This article was originally published in The Seattle Times.
By Arcora Foundation | November 30, 2022
Access to regular dental care, a healthy diet and fluoridated water are key factors that determine healthy teeth. When we’re able to obtain the right balance of fluoride in our drinking water, it strengthens our tooth enamel and reduces decay. However, some water supplies don’t contain enough fluoride to help protect teeth against cavities, so a process known as “fluoridation” is used by water systems throughout the U.S. to adjust the fluoride to an optimal level.
Fluoride, also known as “nature’s cavity fighter,” is a mineral that’s found in Washington’s rivers, lakes and Puget Sound. An overwhelming majority of American health experts encourage brushing twice daily with fluoridated toothpaste and drinking water with fluoride to prevent cavities. Fluoridated water also provides a cost-effective way to boost oral health in underserved communities that too often experience barriers to accessing preventive dental care.
Dr. Sue Yoon, Chief Dental Officer, Community Health Center of Snohomish County, has seen firsthand the difference fluoridated water can make. “I did my residency training in Hawaii, where fluoridated water is not available,” Yoon says. “It was incredible, the extent of decay in our patient population. Sadly, Hawaii has one of the highest cavity rates in our country.” Yoon points out that while fluoridated water is just one layer of protection, it does have an impact. “Fortunately, now where I currently practice in Everett, there is community water fluoridation. It’s one of the easiest cavity prevention strategies we can recommend to our patients — just drink your tap water.”
Dr. Russell Maier, M.D. FAAFP, a family physician and associate dean for Graduate Medical Education at Pacific Northwest University in Yakima, cites fluoridated water as one of the top 10 public health measures in the last century. He says it’s “cheap, safe and effective” — and a way to give everyone access, “if we care to help communities with barriers.”
“When we look at health, there are things we can’t control around our genetics,” Maier explains. “Then there are social determinants over which we have some control.” He uses the example of Americans previously experiencing consistent thyroid problems, which was solved by adding iodine to our salt. Now, he says, you hardly ever see issues developing due to a lack of iodine. Along those same lines, after the U.S. began adding supplements to our cereal and milk, health problems caused by a lack of those minerals and vitamins disappeared.
“Adding fluoride to water is a way to reach the entire population, especially those at the greatest risk and who wouldn’t get it otherwise,” Maier says.
When Maier moved to Yakima in the early 1990s, the city’s water system was not fluoridated. As a health care provider, he simply assumed it was, as many people do. He learned he was wrong, he started a local campaign to fluoridate the water, which proved successful.
This effort currently follows a single-water system approach, Maier observes, though he believes a systemic method would prove more effective. “We can keep going one city at a time,” he says, “though statewide efforts show the most success.”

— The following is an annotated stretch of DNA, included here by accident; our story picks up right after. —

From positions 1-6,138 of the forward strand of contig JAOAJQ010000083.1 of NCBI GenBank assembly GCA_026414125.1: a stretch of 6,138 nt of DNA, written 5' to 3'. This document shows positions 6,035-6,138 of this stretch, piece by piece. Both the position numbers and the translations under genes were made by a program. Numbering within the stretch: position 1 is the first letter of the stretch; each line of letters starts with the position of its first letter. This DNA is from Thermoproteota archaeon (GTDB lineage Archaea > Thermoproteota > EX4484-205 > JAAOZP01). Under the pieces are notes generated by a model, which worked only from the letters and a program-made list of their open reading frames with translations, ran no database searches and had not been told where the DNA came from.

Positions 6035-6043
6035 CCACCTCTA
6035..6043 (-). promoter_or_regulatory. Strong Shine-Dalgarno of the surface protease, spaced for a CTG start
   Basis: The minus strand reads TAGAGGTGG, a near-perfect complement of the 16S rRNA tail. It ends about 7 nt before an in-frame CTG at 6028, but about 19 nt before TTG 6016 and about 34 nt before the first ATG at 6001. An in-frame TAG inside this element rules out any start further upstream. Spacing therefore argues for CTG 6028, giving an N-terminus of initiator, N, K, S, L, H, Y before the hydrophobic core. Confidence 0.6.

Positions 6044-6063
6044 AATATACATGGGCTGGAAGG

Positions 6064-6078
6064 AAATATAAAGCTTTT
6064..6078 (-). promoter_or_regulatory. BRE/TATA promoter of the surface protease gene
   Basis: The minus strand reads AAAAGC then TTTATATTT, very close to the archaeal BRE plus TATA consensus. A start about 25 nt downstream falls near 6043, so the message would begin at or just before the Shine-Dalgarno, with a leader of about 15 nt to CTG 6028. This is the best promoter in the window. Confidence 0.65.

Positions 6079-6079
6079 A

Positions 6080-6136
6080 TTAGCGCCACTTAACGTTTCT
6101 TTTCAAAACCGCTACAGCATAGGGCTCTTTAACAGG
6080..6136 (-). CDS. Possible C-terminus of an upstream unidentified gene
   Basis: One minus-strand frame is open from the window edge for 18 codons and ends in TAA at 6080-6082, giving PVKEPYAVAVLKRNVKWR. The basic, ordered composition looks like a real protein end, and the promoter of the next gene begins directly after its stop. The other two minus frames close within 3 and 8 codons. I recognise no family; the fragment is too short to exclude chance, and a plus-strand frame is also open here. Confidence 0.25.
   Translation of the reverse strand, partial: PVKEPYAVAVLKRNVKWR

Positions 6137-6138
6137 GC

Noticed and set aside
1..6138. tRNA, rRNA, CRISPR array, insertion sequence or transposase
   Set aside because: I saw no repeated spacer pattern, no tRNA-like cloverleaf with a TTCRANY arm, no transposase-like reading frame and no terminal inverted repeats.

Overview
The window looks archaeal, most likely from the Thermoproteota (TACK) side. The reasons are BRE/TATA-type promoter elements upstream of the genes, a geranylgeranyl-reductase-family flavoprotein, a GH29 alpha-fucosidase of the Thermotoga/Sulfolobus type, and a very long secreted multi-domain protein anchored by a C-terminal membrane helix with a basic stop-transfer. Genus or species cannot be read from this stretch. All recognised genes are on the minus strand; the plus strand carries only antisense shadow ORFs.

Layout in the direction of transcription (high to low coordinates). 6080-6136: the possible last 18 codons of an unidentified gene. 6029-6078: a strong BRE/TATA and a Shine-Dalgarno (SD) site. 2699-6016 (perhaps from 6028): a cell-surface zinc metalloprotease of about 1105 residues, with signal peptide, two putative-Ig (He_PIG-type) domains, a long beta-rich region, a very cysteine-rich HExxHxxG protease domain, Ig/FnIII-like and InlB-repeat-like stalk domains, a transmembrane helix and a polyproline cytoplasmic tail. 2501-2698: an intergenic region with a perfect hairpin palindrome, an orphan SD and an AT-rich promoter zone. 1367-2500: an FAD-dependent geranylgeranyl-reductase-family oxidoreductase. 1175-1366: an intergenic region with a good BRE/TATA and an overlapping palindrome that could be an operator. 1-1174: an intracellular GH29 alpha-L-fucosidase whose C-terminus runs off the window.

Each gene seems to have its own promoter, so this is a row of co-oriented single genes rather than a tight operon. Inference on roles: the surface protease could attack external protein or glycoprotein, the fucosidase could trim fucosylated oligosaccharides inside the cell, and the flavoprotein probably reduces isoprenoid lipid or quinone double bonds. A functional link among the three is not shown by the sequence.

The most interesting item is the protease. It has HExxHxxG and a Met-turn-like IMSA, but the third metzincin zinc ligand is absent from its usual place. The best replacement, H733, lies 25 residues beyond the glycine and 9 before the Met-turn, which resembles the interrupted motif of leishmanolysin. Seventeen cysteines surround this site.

Ileana Ponce-Gonzalez, MD, MPH, president and executive director of Community Health Worker (CHW) Coalition for Migrants and Refugees, is passionate about the work her organization does. The statewide nonprofit, with its headquarters in Edmonds, aims to “meet the needs of underserved communities by creating sustainable opportunities, implementing innovative solutions and cultivating productive partnerships.”
Among their many offerings, the organization’s Oral Health Program works toward prevention in dental health disparities, conducting workshops that share preventive information on oral health.
“Fluoride is not everywhere now,” Ponce-Gonzalez says, explaining why it is more common to notice residents of rural areas covering their mouths when they speak because they are embarrassed by tooth loss or decay. Her teams teach the benefits of fluoride and share that people can talk to their doctor or dentist about fluoride supplements. “Unfortunately, people who live in areas with no fluoride don’t know that,” she says. “It’s important to know because it can prevent infection and tooth loss.”
The impact of cavities extends beyond dental health, for both children and adults, Yoon says. “Early childhood cavities often lead to pain and infection, then treatment needed under sedation. Even as an adult, untreated cavities can cause toothaches that are debilitating. Anyone who has experienced an abscessed tooth knows that it is impossible to function normally until that gets treated.”
The CHW’s Ponce-Gonzalez works with are independent contractors who then serve the needs of farmworkers. “Our model is that we work with trusted members of the community,” Ponce-Gonzalez explains, “and train them in oral health.” She says it’s especially important to pass along the knowledge they do for the sake of the community’s children and those with chronic conditions.
Education creates a domino effect. Ponce-Gonzalez offers the example of two CHWs in Yakima training 25 people from various families; those folks will in turn go home and share the information with their friends and family. “Educating our community is also social justice,” she says.
A dentist who has worked with underserved communities for over a decade, Yoon also supports efforts to spread accurate information on preventive care, emphasizing the role fluoride plays in their work to equip patients with the tools they need for health. “I would love to see more efforts put toward preventive measures. When working with my patients, I’ve yet to meet one who would rather undergo a procedure, instead of preventing the need for it.”
To learn more about community water fluoridation in Washington state, visit WashingtonWaterFluoridation.org.